Usage example:
import { mix } from 'australis/tools'

// This is the mixin
const square = {
    width: '50px',
    height: '50px',

const condition = false

export default {
    '.class1': mix(
            backgroundColor: 'red',

    '.class2': mix(
        square & condition,  
            position: 'float',
            padding: '1px 1px 3px 10px',

.class1 {
  background-color: red;
  height: 50px;
  width: 50px;

.class2 {
  padding: 1px 1px 3px 10px;
  position: float;

tools.changeLight(col, factor)

Given col as a hex string (e.g. #aabbcc or #abc), and factor as number, each channel of the color is multiplied by the factor, and the result is returned as a hex string.
If any channel goes out of the 0-ff range, it will be capped to 0 or ff.
import { changeLight } from '../tools'

const color = '#aabbcc'

export default {
    '.bright': {
        backgroundColor: changeLight(color, 1.5)

    '.dark': {
        backgroundColor: changeLight(color, 0.5)

.bright {
  background-color: #ffffff;

.dark {
  background-color: #555e66;

tools.prefix(prop, value, prefixes = 'webkit', 'moz', 'ms', 'o')

Given a property prop, a value value and optionally an array of prefixes, a new object will be returned, having the original property and all its prefixed variants as keys, and value for each value (it can be used with at-rules as well, like key-frames)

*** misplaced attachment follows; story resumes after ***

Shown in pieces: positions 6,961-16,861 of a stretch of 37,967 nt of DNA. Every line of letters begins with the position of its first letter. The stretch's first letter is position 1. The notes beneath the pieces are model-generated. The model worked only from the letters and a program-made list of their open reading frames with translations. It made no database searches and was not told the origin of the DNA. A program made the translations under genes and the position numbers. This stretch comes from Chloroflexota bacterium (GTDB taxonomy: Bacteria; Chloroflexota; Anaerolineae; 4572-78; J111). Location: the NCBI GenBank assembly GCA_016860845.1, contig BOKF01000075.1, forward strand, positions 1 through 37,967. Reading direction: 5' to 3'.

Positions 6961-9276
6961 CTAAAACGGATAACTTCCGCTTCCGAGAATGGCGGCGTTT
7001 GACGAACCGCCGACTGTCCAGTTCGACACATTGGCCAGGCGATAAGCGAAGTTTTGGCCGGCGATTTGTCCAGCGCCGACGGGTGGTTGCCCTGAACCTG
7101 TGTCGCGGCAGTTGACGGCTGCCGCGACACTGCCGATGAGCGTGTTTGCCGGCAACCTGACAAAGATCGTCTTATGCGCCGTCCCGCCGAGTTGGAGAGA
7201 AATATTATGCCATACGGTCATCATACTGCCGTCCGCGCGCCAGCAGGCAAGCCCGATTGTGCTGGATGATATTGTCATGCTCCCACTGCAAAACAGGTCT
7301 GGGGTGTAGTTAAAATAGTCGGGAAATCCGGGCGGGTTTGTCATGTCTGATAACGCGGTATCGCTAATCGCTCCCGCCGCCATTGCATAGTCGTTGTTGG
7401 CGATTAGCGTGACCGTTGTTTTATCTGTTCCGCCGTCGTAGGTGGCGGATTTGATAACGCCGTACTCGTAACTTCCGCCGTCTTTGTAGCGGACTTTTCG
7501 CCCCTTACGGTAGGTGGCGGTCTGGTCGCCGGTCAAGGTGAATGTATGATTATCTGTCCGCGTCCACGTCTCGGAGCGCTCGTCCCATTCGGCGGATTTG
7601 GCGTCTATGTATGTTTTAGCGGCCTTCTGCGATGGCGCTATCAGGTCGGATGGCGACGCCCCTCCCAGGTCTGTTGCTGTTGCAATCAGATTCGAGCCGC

import { prefix } from 'australis/tools'

export default {
    '.animated': prefix('animation', 'slide')

.animated {
  -moz-animation: slide;
  -ms-animation: slide;
  -o-animation: slide;
  -webkit-animation: slide;
  animation: slide;

tools.multivalue(prop, values)

Given a property and an array of values, it returns an object that will be rendered as if the property was defined for each value.
import { multivalue } from 'australis/tools'

export default {
    '.my-flex-box': multivalue('display', ['-ms-flexbox', '-webkit-flex', 'flex']),

.my-flex-box {
  display: -ms-flexbox;
  display: -webkit-flex;
  display: flex;

Note: this takes profit of the /* comment */ stripping.